In fact, talk around this book is reminding me of another HUGE release from a few years ago (another book that I desperately had to get my hands on when it was released): Elizabeth Kostova's highly anticipated debut, The Historian.
I remember that Mike's folks were visiting when The Historian hit shelves in 2005. I dragged that doorstopper around with me the whole time we were doing the hosting siteseeing gig (came in handy driving up the mountains since I get seriously skeeged out with heights).
And you know, it's appropriate, I think, that Angelology is reminding of The Historian. I mean, angels are supposed to be the next big thing to follow the vampire craze and The Historian was about Dracula. I got a big kick out of the fact that everyone, and I mean EVERYONE, was snatching up a book about vampires.
I lurved it. The Historian is definitely on my favorites list. I love the gothic tone and the way the book unfolds. It's a book that I wanted to savor but found myself zipping through so that I could see what would happen next.
If you haven't read it, The Historian concerns a girl who discovers a strange book in her father's collection. When her father disappears, she follows him on a journey that leads her to Eastern Europe and the legend of Dracula himself. Here's the starred review from PW since I don't trust myself to do it justice after this long:
Considering the recent rush of door-stopping historical novels, first-timer Kostova is getting a big launch—fortunately, a lot here lives up to the hype. In 1972, a 16-year-old American living in Amsterdam finds a mysterious book in her diplomat father's library. The book is ancient, blank except for a sinister woodcut of a dragon and the word "Drakulya," but it's the letters tucked inside, dated 1930 and addressed to "My dear and unfortunate successor," that really pique her curiosity. Her widowed father, Paul, reluctantly provides pieces of a chilling story; it seems this ominous little book has a way of forcing itself on its owners, with terrifying results. Paul's former adviser at Oxford, Professor Rossi, became obsessed with researching Dracula and was convinced that he remained alive. When Rossi disappeared, Paul continued his quest with the help of another scholar, Helen, who had her own reasons for seeking the truth. As Paul relates these stories to his daughter, she secretly begins her own research. Kostova builds suspense by revealing the threads of her story as the narrator discovers them: what she's told, what she reads in old letters and, of course, what she discovers directly when the legendary threat of Dracula looms. Along with all the fascinating historical information, there's also a mounting casualty count, and the big showdown amps up the drama by pulling at the heartstrings at the same time it revels in the gruesome. Exotic locales, tantalizing history, a family legacy and a love of the bloodthirsty: it's hard to imagine that readers won't be bitten, too.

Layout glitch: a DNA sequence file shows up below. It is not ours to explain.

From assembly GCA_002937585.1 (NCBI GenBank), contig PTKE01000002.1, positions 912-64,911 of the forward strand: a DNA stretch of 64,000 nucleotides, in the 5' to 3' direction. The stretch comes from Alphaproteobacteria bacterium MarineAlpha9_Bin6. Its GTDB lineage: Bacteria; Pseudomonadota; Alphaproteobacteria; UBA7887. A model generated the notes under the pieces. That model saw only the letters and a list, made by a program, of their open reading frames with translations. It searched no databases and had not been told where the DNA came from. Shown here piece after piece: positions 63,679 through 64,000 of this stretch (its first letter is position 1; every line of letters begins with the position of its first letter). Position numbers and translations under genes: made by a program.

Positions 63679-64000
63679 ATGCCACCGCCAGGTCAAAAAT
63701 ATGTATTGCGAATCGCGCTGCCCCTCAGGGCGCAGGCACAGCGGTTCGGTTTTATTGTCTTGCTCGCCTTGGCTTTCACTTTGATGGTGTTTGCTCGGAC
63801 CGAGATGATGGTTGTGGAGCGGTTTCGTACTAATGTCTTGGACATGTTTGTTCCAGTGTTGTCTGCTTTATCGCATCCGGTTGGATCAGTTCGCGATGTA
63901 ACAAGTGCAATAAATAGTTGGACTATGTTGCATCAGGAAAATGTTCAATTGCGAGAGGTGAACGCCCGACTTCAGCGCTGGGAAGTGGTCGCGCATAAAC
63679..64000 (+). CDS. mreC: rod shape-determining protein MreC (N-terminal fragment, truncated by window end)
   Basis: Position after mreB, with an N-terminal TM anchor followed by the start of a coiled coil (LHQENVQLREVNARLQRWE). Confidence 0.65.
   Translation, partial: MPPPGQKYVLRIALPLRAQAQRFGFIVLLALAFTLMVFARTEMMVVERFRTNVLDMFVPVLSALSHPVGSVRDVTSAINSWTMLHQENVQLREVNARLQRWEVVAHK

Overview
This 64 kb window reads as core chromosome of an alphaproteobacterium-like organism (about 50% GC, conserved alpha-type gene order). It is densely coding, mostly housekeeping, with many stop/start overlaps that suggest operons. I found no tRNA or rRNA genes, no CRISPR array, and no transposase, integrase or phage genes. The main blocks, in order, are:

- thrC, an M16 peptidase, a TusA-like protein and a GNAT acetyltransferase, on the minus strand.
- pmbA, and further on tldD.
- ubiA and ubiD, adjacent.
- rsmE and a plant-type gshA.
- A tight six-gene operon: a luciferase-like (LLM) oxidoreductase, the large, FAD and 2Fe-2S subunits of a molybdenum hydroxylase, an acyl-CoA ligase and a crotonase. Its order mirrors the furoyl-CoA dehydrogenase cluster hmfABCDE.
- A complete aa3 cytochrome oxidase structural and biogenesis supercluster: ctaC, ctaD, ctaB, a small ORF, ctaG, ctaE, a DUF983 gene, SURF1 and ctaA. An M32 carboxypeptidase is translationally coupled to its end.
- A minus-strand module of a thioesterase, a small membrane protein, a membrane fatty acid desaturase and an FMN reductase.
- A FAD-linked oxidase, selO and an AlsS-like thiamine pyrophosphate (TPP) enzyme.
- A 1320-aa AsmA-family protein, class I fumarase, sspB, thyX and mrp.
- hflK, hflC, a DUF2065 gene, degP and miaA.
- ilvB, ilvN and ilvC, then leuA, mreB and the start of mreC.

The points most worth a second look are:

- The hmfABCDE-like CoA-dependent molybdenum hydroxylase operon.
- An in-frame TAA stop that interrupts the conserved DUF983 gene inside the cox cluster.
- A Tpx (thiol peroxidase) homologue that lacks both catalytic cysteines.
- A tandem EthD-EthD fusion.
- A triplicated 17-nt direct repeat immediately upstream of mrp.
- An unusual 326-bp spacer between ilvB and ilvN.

I definitely highly recommend The Historian to anyone who hasn't read it. Be warned, however, this one builds gradually. If you don't like gothic tales, you probably won't enjoy this one, But, if you are a reader who does like a slower pace and a deliciously satisfying long read, then you'll love this book as much as I did. I'll keep you posted on Angelology, but I suspect it's going to live up to expectations very nicely indeed.